Monday, November 06, 2006

Anton Security Tip of the Day #5: Sendmail Log Adventures

Following the new "tradition" of posting a security tip of the week (mentioned here, here ; SANS jumped in as well), I decided to follow along and join the initiative. One of the bloggers called it "pay it forward" to the community.

So, Anton Security Tip of the Day #5: Sendmail Log Adventures

Today we will dig thru some Sendmail logs. Why? Heh, why not :-) On a more serious note, Sendmail (as well as Exchange, QMail, Postfix, etc) MTA logs hide a plethora of insights, useful for email security as well as email performance management and troubleshooting.

For our analysis we are using our Linux server running an open source version of Sendmail, but using any other Unix OS would be pretty much the same. Sendmail logs a dizzying array of messages to syslog. Typically on a healthy server,  90% or more of Sendmail log records describe email messages as they are being sent and received by the server. For example:

Jul 3 18:20:41 ns1 sendmail[25425]: i63MKWZ25425: from=<>, size=0, class=0, nrcpts=0, proto=ESMTP, daemon=MTA, relay=[]

Everybody knows that such messages are useful for email accounting. What is more interesting is that they can also be used for higher level pattern discovery or anomaly detection (which I sometimes call "log mining") to look for things such as unusual count of email recipients, unusual message size, new high-volume email streams, etc. However, most of such log records are not too interesting individually (note that to trace an email, looking at just one record is not sufficient since the useful info is smeared over multiple sendmail log records). But what else is there? How do we dig our teeth into that elusive 10% which are different and potentially ominous? Well, one common approach is to look at rare messages; if such pool is still too  large - after all, a 10% of a billion is still a 100,000,000 -  one can then try to post-filter them with some "interesting" keywords, such as "error", "failure",  "abort", "crash" and then looking at the related and nearby (by time) messages (it is left as an exercise for the reader as to not why do it in the opposite order...)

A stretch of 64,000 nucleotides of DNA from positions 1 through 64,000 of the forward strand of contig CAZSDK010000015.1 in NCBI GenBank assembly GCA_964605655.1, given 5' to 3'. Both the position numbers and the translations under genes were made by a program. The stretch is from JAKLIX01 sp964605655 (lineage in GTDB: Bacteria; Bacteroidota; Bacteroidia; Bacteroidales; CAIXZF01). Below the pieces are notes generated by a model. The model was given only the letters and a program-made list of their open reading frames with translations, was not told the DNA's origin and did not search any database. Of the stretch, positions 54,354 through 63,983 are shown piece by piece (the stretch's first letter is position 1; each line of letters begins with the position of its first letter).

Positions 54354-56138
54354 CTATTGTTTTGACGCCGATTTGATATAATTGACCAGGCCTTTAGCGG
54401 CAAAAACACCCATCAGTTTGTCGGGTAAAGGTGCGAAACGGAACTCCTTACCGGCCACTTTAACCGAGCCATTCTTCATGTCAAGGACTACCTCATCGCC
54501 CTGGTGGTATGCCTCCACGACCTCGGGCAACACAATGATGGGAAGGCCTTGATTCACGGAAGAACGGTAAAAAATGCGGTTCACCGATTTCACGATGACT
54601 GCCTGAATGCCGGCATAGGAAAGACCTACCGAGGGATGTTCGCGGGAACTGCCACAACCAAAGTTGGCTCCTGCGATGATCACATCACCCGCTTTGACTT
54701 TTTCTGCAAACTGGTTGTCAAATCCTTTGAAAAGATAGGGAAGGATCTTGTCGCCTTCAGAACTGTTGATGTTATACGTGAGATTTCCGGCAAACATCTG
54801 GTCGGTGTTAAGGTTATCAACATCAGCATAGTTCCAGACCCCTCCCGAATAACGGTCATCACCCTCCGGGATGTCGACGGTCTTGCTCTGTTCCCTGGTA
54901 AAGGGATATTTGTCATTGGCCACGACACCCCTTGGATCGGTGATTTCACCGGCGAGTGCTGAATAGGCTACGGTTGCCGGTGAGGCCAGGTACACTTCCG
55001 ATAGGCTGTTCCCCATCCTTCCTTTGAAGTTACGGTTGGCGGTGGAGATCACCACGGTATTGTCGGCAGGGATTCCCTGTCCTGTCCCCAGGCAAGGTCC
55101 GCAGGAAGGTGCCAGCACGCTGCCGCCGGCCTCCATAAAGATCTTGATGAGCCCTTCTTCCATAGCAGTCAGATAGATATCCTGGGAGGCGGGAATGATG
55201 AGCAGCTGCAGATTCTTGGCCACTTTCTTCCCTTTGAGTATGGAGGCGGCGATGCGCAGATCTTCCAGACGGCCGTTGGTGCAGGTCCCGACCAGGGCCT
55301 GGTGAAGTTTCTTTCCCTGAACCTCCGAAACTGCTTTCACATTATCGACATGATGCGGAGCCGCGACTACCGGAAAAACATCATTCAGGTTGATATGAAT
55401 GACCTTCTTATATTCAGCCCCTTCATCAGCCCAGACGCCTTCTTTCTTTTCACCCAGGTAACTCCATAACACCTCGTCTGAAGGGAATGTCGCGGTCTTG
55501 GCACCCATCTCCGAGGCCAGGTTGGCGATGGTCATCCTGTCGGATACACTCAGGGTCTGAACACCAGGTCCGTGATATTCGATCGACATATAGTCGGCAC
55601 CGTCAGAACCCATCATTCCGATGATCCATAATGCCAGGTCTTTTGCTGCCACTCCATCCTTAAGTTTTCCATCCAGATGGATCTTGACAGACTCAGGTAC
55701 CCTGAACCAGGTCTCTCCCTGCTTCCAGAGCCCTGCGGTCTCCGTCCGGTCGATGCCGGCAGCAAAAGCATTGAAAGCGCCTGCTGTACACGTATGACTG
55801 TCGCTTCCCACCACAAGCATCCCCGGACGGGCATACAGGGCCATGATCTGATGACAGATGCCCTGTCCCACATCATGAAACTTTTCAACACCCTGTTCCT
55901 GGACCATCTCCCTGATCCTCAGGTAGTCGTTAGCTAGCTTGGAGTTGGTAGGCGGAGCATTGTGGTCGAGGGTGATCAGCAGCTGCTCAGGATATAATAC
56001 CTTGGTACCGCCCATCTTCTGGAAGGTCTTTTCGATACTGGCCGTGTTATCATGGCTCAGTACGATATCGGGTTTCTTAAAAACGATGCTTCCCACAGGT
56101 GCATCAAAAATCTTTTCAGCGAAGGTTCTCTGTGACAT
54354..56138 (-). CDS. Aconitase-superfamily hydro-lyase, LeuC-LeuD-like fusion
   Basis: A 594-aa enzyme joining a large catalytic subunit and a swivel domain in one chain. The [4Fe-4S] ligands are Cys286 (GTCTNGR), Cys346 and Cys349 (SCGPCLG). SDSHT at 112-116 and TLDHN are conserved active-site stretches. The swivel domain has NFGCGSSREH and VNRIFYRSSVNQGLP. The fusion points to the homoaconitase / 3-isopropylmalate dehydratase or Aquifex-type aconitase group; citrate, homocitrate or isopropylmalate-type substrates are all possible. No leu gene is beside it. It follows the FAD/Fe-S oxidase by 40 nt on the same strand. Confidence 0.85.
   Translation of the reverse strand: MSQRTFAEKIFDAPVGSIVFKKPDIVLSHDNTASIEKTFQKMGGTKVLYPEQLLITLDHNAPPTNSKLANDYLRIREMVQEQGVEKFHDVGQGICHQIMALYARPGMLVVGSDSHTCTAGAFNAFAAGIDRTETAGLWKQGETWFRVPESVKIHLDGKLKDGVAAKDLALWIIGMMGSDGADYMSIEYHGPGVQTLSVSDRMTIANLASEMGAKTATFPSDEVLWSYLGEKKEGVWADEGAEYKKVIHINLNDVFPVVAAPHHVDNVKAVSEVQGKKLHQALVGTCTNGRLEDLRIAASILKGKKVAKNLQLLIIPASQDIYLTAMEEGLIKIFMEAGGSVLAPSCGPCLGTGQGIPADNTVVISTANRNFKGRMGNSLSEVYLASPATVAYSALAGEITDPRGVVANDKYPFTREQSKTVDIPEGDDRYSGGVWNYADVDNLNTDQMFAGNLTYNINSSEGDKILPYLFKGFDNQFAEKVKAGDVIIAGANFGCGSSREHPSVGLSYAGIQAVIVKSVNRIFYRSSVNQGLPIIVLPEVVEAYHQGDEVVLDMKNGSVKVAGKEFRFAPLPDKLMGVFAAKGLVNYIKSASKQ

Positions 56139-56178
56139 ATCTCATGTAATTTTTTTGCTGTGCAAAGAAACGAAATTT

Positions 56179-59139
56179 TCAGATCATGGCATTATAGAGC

So, what does such approach yield in one particular case:

Nov 20 03:39:22 combo sendmail[2022]: rejecting connections on daemon MTA: load average: 14

Nov 11 08:56:20 combo sendmail[23863]: runqueue: Aborting queue run: load average too high

Oooh, our mailserver was overwhelmed at one point and mail might have been lost. Is that an attack, a spam wave or we just became popular? More digging is definitely required ...  Check your own mail server for the presence of such log records and, upon finding them, be ready to handle complaints about missing emails.

Nov 11 08:54:49 combo sendmail[29820]: jABDsGrH029820: collect: premature EOM: Connection reset by

Hmm, what does that mean? Well, let's take a position - and it won't be a big stretch :-) - that we have no idea whatsoever. But the next message (notice the timestamp!) also shows up in our "rare messages" list

Nov 11 08:54:50 combo sendmail[29820]: jABDsGrH029820: SYSERR(root): collect: I/O error on connection from,

Now it is a bit more clear. The email server experienced a critical failure in mid-mail and the email was corrupted and thus not received. Further analysis reveals a gap in logs after the above message that lasted for 20 minutes. Network or hardware failure has occurred.

So, today's tip was about sendmail logs: now start looking for rare unusual messages using the approach we outlined. Specifically, watch for errors and failures in the set of rare messages and then investigate by reviewing the log records in the same timeframe. Also, look for gaps in logging, especially those gaps that occur after such rare messages.

Also, here is a link to my previous tip of the appropriate-time-interval (#1). Also, I am tagging all the tips on my feed. Here is the link: All Security Tips of the Day.

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1 comment:

Anonymous said...

Thanks to this post, i solved a crtical problem with our mailserver, where the load had shot up to 129. After stopping iptables and restarting ti again, the load went back to normal.


Dr Anton Chuvakin